VRX Stock May Face Bumpy Road, but Outlook is Bullish
Valeant Pharmaceuticals Intl Inc (NYSE:VRX) has gained almost 14% this week on the New York Stock Exchange. One of the factors contributing to the bullish sentiment over Valeant stock came from Morgan Stanley, which gave it an “overweight” recommendation and a price target boost from $33.00 to $42.00. The case for investing in Valeant is clear.
Valeant stock has some risks, and the risk of legal problems popping up over its previous association with the now discredited Philidor Rx Services. But the upward, or bullish if you will, potential is more attractive than Valeant is risky. This company has a simple but effective strategy for recovery, focused on reducing its debt while continuing to pursue new potential blockbuster drugs. Besides, the pharmaceuticals company can always rely on the sale of valuable assets to improve its position if necessary.
The key point about Valeant stock is that its major risk, which threatened the very survival of the company until just a few months ago, has softened. The risk is now manageable. The ongoing renegotiation of its debt with banks has averted a critical situation from slipping over into the realm of Shakespearean drama. As the company continues to honor its debt, VRX stock’s valuation will continue to improve.
Valeant Will Face More Legal Challenges
Former major investors will certainly put some speed bumps along the path to recovery, but they will be temporary and surmountable. Indeed, it did not take long for Valeant to find a speed bump putting pressure on its shares, even as it still shows strong gains for the past week. T. Rowe Price Group Inc, a mutual fund, and a former major Valeant Pharmaceutical shareholder, is suing the company’s former CEO Michael Pearson as well as other former and some current executives in New Jersey. (Source: “Valeant Pharmaceuticals International Inc sued for fraud by T. Rowe Price Group,” Financial Post, August18, 2016.)
The plaintiff has accused the company of having adopted a “fraudulent business model” that allegedly has cost investors billions of dollars. The situation is not new. Others have also accused the company of allegedly practicing deceptive pricing and questionable accounting policies. T. Rowe sold a majority of its Valeant stock last May and now it seeks compensation.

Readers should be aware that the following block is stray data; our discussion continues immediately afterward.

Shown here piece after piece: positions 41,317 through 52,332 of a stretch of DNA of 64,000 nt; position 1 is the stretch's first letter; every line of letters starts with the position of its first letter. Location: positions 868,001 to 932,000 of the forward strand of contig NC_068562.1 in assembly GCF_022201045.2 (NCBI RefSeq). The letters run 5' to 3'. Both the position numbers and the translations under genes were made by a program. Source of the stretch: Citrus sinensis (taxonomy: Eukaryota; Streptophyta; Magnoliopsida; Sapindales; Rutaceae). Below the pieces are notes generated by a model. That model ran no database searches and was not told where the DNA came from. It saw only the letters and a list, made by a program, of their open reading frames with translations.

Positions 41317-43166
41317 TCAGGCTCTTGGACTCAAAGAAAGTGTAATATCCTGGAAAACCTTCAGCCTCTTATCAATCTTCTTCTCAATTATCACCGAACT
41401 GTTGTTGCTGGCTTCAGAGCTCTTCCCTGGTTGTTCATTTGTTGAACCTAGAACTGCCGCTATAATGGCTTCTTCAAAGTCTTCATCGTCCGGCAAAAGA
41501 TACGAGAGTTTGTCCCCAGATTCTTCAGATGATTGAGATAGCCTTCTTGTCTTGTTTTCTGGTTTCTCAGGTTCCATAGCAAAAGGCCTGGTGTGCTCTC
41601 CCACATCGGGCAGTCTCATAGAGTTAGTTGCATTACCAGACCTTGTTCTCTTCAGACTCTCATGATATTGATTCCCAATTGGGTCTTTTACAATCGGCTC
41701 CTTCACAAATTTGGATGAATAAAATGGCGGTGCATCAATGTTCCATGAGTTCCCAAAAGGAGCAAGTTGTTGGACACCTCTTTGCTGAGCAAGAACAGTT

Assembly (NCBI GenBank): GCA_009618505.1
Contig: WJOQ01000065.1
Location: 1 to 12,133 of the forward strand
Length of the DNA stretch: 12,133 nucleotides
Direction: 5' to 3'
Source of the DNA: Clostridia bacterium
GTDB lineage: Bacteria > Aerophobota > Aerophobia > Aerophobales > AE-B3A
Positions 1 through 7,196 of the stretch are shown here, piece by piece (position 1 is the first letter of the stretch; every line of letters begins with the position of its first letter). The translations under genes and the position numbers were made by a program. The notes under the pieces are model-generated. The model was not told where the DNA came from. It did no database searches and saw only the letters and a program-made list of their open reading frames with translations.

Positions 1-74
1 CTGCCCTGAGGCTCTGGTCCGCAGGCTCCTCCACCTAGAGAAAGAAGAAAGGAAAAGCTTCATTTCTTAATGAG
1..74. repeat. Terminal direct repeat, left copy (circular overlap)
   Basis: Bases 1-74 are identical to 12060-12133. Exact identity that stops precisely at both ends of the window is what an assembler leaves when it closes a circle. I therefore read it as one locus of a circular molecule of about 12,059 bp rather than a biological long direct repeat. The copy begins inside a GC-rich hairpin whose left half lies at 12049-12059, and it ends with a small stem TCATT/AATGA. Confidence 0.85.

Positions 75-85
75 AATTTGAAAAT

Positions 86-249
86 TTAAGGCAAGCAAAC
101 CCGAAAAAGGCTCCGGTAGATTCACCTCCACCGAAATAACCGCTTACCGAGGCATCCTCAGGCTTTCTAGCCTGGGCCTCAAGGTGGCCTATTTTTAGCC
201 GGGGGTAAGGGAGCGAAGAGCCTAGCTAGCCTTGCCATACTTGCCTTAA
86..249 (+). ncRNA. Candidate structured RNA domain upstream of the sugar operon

Nobody should panic over this latest lawsuit. By all means worry, but don’t despair. As noted above, the company will meet a few of these ghosts from the past, dressed up in legal clothes, as it continues its recovery plan. Valeant, which may also face criminal charges, is fully committed to reorganizing its business.
Valeant Pharmaceuticals, with its new CEO Joe Papa (an outsider when it comes to any of the accusations the company is facing), may eventually change its name if the reputation associated with its current brand interferes with its turnaround plan. (Source: “New Valeant CEO continues his executive shakeup,” The Globe and Mail, August 8, 2016.) Papa is simply taking it in stride, pushing ahead because the company he now manages has already made progress.
The Laval, Quebec-based company has already changed long-term agreements with such major customers as Walgreens and has enhanced its dermatological and gastrointestinal activities—it owns valuable brands such as “Jublia” and “Relistor”—while it pays down its debt. It wants to reorganize its operations into three segments. This includes the option of selling up to $8.0 billion of assets that it considers non-essential—such as the Egypt-based Amoun Pharmaceutical Company S.A.E, acquired in 2015, at the peak of its Wall Street popularity. (Source: “Valeant Said to Consider Sale of Egyptian Drugmaker Amoun,” Bloomberg, June 10, 2016.)
The Bottom Line on VRX Stock
Papa said he would cut about $10.0 billion in debt over the next few years. Papa knows that Valeant stock is not likely to get an “investment grade” rating in the short term, but he is determined to get VRX back to profitability. The company is investing in drug development while cutting administrative costs. In the most recent quarter, it was in the red, but analysts and investors alike appreciated that the company’s pharmaceutical business cash flow increased by nine percent.
The bottom line with Valeant stock is that those who are willing to put in the kind of patience that Joe Papa is showing in rebuilding the brand could see some rewards.